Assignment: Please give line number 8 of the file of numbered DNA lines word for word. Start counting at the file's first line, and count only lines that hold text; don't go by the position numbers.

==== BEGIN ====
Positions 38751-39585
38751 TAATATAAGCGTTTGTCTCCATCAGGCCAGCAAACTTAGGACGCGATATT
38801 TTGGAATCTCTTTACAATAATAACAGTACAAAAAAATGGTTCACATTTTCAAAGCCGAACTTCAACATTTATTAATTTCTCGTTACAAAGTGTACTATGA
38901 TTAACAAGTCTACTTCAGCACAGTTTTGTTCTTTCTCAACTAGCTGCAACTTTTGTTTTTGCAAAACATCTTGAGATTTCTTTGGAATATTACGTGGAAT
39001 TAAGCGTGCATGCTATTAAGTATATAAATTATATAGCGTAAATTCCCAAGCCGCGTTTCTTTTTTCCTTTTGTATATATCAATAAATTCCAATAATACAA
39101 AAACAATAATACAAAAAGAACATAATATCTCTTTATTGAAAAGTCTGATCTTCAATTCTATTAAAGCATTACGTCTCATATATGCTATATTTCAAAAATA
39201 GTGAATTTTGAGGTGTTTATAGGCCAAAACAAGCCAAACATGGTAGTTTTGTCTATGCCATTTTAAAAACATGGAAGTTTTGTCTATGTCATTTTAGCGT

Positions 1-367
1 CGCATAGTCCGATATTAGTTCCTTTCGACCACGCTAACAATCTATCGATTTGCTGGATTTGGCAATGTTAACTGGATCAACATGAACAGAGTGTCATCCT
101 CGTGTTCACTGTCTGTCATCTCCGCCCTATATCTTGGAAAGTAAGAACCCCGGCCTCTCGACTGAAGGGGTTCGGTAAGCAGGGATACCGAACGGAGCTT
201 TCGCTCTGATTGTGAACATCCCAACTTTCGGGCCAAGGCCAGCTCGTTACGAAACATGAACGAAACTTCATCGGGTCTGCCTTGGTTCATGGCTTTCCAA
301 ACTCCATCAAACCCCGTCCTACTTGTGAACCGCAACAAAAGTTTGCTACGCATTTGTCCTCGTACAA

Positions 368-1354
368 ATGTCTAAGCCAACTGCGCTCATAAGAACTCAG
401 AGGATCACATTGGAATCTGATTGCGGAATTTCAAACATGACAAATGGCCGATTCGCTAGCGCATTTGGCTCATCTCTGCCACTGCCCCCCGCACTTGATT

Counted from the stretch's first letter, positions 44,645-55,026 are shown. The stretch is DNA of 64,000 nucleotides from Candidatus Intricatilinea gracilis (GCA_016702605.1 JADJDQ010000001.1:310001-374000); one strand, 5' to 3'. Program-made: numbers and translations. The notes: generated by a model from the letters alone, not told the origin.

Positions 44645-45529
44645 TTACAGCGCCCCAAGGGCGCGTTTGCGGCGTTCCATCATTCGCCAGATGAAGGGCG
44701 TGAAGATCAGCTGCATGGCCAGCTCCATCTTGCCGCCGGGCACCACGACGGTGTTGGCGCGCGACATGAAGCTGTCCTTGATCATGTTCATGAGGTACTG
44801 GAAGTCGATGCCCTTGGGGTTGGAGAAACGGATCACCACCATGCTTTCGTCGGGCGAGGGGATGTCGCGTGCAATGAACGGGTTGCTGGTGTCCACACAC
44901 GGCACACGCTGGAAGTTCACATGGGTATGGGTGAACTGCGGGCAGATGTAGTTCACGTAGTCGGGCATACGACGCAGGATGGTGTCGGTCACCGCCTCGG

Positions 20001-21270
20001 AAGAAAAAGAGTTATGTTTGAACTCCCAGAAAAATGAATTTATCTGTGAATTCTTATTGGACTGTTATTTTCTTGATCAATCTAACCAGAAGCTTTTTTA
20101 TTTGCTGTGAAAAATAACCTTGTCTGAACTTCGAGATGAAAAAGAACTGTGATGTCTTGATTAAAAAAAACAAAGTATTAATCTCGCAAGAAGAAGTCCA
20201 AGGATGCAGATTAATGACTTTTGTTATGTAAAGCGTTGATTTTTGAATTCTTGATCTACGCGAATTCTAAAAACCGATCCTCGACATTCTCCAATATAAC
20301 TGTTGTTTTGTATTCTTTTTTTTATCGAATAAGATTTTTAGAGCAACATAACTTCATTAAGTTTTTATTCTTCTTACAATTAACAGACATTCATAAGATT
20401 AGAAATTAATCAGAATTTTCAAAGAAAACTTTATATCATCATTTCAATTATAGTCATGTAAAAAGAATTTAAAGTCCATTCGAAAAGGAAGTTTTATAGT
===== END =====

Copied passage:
Positions 1-367